SACRAMENTO Calif. (Reuters) - California lawmakers urged swift action on Wednesday to better train law enforcement officials to recognize and deal with mental illness after last week's bloody rampage in an idyllic college town near Santa Barbara.
The killing spree by the son of a Hollywood film director has raised questions about whether police have adequate training to spot warning signs of violence after it emerged that deputies sent to the young man's home weeks prior to the rampage found him to be polite and left without taking further action.
California Democrats hoping to improve the ability of police to spot warning signs renewed a call on Wednesday to spend $12 million on better training for police on such issues as part of a broader measure seeking increased funding for mental health services in California's criminal justice system.
"There were so many potential moments where this behavior could have and perhaps should have been identified," said state senator Hannah-Beth Jackson, a Santa Barbara Democrat, who is pushing for the money to be included in the 2014-2015 budget.
The move by legislators came as students at the University of California at Santa Barbara returned to class for the first time since six students and the killer died in a stabbing and shooting rampage in the seaside community of Isla Vista.
The Santa Barbara County Sheriff's department said deputies visited Elliot Rodger at his apartment weeks before the shooting at the request of his mother, who reported being disturbed by videos he had posted online, but police left after he assured them he meant no harm.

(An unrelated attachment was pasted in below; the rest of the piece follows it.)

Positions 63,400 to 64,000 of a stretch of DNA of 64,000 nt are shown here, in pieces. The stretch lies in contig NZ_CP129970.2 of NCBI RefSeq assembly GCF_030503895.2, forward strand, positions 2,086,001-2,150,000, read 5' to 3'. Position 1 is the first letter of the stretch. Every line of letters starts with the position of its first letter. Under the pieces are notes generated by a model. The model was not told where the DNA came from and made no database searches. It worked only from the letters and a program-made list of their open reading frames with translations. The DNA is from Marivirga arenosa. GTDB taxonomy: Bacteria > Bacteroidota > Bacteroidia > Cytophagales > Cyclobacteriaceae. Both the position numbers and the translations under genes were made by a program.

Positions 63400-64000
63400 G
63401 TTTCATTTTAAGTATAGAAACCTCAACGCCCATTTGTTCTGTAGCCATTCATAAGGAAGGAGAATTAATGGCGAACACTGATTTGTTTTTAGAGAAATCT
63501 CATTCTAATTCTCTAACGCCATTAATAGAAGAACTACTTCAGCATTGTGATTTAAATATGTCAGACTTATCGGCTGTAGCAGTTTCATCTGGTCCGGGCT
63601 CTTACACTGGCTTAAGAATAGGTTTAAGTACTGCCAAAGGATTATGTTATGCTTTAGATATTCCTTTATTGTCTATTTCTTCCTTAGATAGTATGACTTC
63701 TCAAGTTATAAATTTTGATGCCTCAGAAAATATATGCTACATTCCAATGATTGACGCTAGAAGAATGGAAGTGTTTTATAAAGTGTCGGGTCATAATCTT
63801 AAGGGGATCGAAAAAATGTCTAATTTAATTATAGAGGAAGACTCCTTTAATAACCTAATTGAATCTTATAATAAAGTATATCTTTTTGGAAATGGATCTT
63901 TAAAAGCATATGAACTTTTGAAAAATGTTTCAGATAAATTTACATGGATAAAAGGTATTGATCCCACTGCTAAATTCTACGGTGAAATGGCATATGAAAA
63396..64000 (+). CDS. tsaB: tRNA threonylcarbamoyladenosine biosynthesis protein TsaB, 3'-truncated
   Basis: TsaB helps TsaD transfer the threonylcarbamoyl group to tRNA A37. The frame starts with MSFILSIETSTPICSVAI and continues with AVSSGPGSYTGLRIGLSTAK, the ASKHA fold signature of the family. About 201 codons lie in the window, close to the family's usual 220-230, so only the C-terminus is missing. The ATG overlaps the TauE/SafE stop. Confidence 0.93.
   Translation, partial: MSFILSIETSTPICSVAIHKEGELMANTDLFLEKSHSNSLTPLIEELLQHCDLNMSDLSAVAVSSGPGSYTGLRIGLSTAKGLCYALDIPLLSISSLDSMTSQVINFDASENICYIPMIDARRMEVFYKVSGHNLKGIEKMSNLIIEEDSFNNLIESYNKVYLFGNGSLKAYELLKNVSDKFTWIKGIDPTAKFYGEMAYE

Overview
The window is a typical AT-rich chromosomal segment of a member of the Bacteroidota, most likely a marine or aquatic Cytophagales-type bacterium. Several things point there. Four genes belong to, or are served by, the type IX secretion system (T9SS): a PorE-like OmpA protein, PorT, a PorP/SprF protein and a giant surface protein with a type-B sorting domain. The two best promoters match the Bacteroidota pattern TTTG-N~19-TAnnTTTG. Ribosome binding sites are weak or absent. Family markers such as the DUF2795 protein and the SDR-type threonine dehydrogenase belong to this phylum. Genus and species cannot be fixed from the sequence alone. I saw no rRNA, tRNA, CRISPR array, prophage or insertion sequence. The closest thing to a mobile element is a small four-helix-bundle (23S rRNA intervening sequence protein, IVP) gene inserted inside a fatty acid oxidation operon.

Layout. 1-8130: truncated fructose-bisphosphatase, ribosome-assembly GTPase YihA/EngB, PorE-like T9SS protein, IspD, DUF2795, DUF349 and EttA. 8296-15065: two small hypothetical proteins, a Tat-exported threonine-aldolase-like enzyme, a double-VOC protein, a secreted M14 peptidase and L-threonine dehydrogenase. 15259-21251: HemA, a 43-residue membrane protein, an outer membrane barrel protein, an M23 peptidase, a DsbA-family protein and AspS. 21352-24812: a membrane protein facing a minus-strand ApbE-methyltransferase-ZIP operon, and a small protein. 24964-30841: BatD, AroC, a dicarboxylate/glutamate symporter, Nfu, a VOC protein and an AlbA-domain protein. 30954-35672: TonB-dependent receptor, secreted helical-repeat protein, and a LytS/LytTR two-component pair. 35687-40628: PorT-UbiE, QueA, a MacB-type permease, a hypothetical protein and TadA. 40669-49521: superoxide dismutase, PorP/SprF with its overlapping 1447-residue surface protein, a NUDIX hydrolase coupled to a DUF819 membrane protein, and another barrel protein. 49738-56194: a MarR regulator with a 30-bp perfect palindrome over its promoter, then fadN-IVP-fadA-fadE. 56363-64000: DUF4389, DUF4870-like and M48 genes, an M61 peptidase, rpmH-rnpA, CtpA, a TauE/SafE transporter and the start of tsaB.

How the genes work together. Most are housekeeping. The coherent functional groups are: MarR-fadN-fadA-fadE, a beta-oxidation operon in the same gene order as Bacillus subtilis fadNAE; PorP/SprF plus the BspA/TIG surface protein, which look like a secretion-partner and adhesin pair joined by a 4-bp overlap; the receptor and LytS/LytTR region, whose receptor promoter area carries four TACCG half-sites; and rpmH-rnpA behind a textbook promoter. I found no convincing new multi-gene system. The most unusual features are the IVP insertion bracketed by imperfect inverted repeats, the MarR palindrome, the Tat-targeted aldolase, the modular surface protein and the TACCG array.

Better training might have helped the deputies recognize warning signs at Rodger's apartment, Jackson said.
The killings have also renewed calls for tighter firearms restrictions in the most populous U.S. state, where polls show that most residents believe government is not doing enough to regulate access to guns.
Another measure, to be introduced this week in the state assembly, would allow friends, neighbors and family members to report to a judge if they fear a person might commit a violent act. The judge could then issue an injunction barring that person from owning guns.
Had such a measure been in place when Rodger's mother called police in April, they might have checked to see whether he had purchased firearms or searched his apartment, said Democratic assembly woman Nancy Skinner, one of the measure's sponsors.
"You can only imagine her anguish when she tried to make an intervention in April," she said.
But with the end of the legislative session looming, lawmakers were clear they were not planning to introduce sweeping new gun laws. Lawmakers passed several gun control measures last year after a 2012 massacre at a Connecticut elementary school, but several were vetoed by Democratic Governor Jerry Brown.
Brown said the strictest one, which would have classified any rifle with a removable magazine as an assault weapon, was an "infringement on gun owners' rights." A spokesman for the governor said he has not since changed his views.
Additional reporting by Jennifer Chaussee in Sacramento and Ron Grover in Los Angeles; editing by Gunna Dickson